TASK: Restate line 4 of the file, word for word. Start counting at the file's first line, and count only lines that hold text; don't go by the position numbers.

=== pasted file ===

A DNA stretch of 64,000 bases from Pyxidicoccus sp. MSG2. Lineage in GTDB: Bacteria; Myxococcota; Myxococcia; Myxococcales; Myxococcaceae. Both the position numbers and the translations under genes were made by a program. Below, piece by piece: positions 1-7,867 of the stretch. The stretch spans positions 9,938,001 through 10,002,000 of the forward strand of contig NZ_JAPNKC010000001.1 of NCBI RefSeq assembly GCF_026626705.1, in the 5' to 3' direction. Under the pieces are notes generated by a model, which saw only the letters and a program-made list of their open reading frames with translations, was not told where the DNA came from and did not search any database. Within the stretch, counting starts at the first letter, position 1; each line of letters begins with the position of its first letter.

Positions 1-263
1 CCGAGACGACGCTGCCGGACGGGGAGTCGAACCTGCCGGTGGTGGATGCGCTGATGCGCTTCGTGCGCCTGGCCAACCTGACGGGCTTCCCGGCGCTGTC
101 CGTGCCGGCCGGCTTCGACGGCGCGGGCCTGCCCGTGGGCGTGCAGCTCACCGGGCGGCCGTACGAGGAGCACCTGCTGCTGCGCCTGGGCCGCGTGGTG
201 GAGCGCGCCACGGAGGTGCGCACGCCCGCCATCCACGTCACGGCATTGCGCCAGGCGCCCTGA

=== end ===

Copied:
101 CGTGCCGGCCGGCTTCGACGGCGCGGGCCTGCCCGTGGGCGTGCAGCTCACCGGGCGGCCGTACGAGGAGCACCTGCTGCTGCGCCTGGGCCGCGTGGTG